Criticism of big data is due to three paradoxes. For starters, it's ubiquitous but hard to define.
Progressives are proposing expensive expansions of Social Security, but the retirement crisis is overblown.
The IMF is urging the ECB to implement massive quantitative easing, but such a course of action is unlikely to promote short-term economic growth and would risk creating bigger bubbles in many asset markets.
Our hodgepodge of efforts to help the uninsured have substantially reduced the incentive to buy coverage.
The 130-year-old Metropolitan Opera is under threat from unions – and philanthropists.
The battle between new smartphone-enabled 'transportation network companies' and legacy taxicabs largely mirrors the age-old war over productivity, a war that only ever has one outcome.
During the last few weeks, one’s confidence about the essential unimportance of sports has been cast into the shadows of doubt.
The current tax code denies families appropriate tax relief for work-related child care expenses. A new Senate bill would help correct this problem.
The conventional wisdom that presidents tend to suffer serious losses in Senate elections in their sixth year in office is less elucidating than it might first appear, although it does appear likely that the Democrats will lose the Senate this year.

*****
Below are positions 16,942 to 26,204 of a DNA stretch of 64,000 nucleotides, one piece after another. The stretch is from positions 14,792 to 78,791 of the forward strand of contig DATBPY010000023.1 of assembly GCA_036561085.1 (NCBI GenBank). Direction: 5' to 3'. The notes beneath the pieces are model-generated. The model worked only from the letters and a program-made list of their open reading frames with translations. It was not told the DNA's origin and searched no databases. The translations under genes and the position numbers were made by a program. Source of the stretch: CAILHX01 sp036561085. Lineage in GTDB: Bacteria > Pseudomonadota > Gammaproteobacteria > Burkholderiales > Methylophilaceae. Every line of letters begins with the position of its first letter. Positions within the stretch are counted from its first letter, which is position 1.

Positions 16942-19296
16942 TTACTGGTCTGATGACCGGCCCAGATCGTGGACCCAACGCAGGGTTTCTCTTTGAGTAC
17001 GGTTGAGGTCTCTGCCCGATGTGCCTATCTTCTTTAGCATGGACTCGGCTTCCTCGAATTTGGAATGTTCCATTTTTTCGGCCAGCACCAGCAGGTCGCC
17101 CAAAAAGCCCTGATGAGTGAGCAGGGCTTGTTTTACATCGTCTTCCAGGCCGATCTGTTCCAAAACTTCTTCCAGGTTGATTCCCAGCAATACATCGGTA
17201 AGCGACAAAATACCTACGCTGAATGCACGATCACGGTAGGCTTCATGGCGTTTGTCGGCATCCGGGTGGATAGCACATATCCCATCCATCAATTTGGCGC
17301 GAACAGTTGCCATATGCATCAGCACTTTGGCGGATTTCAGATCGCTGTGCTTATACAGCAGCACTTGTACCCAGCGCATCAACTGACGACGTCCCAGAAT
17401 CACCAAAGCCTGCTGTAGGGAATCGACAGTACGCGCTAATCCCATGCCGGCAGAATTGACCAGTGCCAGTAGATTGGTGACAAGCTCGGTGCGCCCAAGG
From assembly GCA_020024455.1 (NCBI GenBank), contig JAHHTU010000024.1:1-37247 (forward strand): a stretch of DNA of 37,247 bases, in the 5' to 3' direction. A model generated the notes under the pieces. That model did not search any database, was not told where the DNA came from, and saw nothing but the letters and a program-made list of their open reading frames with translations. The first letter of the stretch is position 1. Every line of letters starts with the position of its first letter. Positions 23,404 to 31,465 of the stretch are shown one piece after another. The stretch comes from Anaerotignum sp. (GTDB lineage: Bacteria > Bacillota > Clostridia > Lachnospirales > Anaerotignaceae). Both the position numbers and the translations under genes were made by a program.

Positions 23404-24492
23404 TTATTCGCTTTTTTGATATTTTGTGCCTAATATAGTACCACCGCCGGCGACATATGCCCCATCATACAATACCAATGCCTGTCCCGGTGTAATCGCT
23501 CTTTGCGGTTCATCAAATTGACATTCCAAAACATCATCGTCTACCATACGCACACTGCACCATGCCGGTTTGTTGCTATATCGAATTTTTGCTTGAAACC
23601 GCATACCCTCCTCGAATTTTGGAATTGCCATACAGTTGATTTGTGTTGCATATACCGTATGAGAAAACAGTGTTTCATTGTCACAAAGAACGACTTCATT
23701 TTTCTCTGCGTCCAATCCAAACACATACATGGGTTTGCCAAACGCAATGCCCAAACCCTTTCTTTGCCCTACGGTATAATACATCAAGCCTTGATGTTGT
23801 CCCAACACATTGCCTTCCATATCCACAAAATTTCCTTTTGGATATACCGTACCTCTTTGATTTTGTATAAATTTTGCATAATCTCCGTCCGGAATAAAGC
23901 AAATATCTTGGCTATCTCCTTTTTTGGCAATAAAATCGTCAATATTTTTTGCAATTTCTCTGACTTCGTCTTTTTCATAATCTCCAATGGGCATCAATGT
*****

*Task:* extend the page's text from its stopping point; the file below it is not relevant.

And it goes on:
The next time the United States is compelled to try to rescue and rehabilitate a broken nation, Washington needs to pay as much attention to building free markets as to holding free elections.
In the many reviews of Thomas Piketty's 'Capitalism in the Twenty-First Century,' there has been no careful analysis of the author's conceptual structure.
'The first self-constituted, self-declared, self-created people in the history of the world.'
The home refrigerator, a vital but modest technology, is 100 years old.
Fifty years ago, President Lyndon Johnson signed one of the most significant pieces of legislation in American history.
The genetics revolution poses challenges to the way that the FDA and patent system influence medical research. Prize-grants could be better suited to providing incentives for the sort of research becoming valuable.
One can argue that, from the Tea Party point of view, if the establishment refuses to address the government-by-cronyism issue, then upsetting the table is the right move.
Even today, with the world far richer and more technologically advanced than it was 100 years ago, the doubts engendered by the Great War remain. We have yet to recapture the optimistic outlook that our Victorian ancestors took for granted.
Aereo’s system was a case of legal engineering rather than technical ingenuity.
A new EPA rule is a disaster for farmers and the traditional understanding of the relationship between the federal government and the states.
Developments in the Middle East and Ukraine show Europe needs to improve its energy policy or face serious economic consequences.